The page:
Covington & Burling attorneys watching Ed Norton and Naomi Watts romance each other in “The Painted Veil” probably thought they were relaxing, not recruiting. But Ellen Eliasoph, who played a production role on last year’s Oscar bait pic, is the latest piece in the firm’s China strategy. On September 5, the newly named Senior Of Counsel brought her bags and 25 years of experience in the Far East to 1201 Pennsylvania. Bisnow got a tub of popcorn and headed out for a meeting.
First step in decorating the office: choosing fabric for office chairs. Ellen hasn’t gotten too settled—she’s already returned to China once since starting at Covington. United’s new non-stop route from Dulles to Beijing makes things a tad more manageable.
Ellen began her career blazing Far Eastern trails for Paul Weiss; she ran its Beijing office in the early 80s and helped open outposts in Shanghai (‘85) and Tokyo (‘87). She later moved in-house at Warner Bros.’ Asia Pacific arm and helped form Warner Bros.’ Chinese film unit (the first for a Hollywood company). Now she’ll be helping Covington clients crack the Chinese market from D.C.
A quarter-century ago, Ellen tells Bisnow, China was “completely closed” and multinational clients like Sheraton Hotels and IBM had to do business against a barely existent legal framework. (China didn’t have a copyright law until 1992.) The economic boom has lent stability, but Covington clients will be counting on Ellen’s insights. One of them: Contracts don’t mean the same thing there. “They’re regarded as a necessary evil,” and finding legal recourse for breach is an uphill task. “You have to rely on choosing a good partner,” she advises investors.
After nabbing Ellen, Covington had to find her the right support. Enter Chun Ye, from Guangdong Province in mainland China and just graduated from the University of Virginia. Ellen told Bisnow that Chun is more than a secretary (“Special Assistant” was the term she coined on the spot) as the pair posed against some not entirely-fitting Japanese art.
Clients may also be calling on Ellen’s negotiating skills. Being a female Westerner doesn’t make that job more difficult, she says, as her Chinese counterparts tend to respect her for mastering the language. Good thing, because business negotiators “don’t leave money on the table.”
Covington set its sights on Ellen after her husband, career diplomat Ira Kasoff, accepted a stateside post as Deputy Assistant Secretary for Asia in the Commerce Department. Covington partner Ruben Kraiem, who had worked with Ellen in their Paul Weiss days, heard about Ellen’s planned move to D.C. through the grapevine (okay, through Deputy U.S. Trade Rep. Tim Stratford), and the phone calls began. After interviews in D.C., Covington showed its commitment to Ellen—and to doing things right in their planned entry into China—when Management Committee member Tim Hester and Committee Chair Stuart Stock made a spring trip to visit Ellen and check conditions on the ground.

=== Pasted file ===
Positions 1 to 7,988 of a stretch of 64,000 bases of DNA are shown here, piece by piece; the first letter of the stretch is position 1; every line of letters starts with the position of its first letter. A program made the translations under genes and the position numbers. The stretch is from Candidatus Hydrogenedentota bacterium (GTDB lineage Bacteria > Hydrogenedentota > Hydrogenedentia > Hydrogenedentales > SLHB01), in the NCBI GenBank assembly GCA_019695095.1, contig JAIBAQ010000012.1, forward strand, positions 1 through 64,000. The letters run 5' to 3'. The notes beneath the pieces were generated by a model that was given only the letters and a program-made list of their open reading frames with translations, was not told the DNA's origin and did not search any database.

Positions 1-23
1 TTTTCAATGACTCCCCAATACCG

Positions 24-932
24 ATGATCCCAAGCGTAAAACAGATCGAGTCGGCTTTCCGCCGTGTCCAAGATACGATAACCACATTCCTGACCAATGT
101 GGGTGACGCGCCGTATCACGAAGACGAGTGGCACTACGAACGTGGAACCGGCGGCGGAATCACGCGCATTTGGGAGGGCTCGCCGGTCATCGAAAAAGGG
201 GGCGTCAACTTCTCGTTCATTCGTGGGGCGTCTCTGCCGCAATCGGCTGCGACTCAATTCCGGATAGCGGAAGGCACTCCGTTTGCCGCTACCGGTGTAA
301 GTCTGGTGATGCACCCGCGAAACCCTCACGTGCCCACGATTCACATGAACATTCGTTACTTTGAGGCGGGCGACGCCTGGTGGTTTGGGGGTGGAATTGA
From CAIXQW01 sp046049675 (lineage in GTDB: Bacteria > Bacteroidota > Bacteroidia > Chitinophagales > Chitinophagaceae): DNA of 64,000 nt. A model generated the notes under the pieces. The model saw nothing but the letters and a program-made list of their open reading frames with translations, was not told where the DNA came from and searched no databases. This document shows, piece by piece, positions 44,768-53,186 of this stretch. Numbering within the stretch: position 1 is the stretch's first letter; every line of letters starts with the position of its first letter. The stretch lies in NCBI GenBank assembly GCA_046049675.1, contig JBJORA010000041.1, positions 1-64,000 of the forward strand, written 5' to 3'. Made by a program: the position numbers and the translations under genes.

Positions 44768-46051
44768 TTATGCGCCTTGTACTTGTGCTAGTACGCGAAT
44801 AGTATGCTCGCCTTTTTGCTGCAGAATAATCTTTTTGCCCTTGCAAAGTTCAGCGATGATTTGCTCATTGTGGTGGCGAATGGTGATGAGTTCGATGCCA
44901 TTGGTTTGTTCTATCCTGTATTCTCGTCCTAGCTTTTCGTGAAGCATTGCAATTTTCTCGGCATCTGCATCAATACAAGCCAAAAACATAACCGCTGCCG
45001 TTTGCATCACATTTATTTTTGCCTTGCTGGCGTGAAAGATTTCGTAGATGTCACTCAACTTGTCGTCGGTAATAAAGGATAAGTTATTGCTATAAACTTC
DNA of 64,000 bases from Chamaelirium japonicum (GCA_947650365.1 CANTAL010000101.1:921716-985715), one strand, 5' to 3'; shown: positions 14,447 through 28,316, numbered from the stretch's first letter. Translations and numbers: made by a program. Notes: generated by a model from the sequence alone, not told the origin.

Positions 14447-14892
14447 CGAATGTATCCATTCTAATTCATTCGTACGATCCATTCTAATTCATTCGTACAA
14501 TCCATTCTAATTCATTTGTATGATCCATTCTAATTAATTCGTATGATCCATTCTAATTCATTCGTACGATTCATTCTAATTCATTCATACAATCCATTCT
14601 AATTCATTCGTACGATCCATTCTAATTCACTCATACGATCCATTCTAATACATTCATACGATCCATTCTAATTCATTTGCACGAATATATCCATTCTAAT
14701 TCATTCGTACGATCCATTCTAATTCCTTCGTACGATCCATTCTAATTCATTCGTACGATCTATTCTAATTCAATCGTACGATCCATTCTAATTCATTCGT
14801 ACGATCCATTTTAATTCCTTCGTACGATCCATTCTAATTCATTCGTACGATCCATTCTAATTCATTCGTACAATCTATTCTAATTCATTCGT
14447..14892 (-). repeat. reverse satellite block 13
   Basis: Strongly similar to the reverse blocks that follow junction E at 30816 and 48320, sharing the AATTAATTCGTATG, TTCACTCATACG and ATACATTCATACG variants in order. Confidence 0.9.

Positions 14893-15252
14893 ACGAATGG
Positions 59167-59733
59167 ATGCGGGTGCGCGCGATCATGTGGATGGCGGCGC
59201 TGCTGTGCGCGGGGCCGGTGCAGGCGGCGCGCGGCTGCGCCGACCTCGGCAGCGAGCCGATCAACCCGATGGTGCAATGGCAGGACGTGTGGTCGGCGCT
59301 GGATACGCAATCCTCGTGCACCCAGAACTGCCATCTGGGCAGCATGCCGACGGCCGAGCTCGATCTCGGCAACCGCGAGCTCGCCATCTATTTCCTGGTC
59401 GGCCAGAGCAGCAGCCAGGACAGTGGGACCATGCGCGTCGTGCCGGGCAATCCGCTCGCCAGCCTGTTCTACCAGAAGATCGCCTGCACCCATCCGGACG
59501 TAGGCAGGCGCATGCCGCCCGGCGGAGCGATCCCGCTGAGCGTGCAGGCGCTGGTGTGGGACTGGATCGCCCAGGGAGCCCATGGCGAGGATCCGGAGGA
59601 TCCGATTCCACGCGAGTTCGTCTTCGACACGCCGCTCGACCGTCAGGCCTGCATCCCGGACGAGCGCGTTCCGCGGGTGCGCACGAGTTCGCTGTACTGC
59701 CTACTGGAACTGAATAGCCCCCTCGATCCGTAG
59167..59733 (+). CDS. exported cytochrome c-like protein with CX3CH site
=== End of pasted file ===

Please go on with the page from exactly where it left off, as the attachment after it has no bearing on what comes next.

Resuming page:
Ellen types out Chinese words phonetically and—voila—they pop up as characters on the screen. We believe we caught her drafting an Academy Awards acceptance speech.
Ellen will continue her business role with Warner Bros., so Covington is sharing her time. Still, the move felt like kismet when Ellen learned that the firm represented the Ezra Pound estate. Pound’s translations of Chinese poetry sparked Ellen’s first interest in the country. She began studying the language at 17, and took time away from Yale Law School to join the first group of American students in an exchange program at the University of Beijing.
Of all the places for Ellen to experience culture shock on her return, it happened at a Mazda dealership. Eyeing a convertible Miata, Ellen thought she’d have to come back with her checkbook to buy it—until the salesman suggested she simply put it on her card. “Everything’s on credit here,” marvels Ellen. (Who had to make a return trip for her purchase anyway…she didn’t have a D.C. license yet.)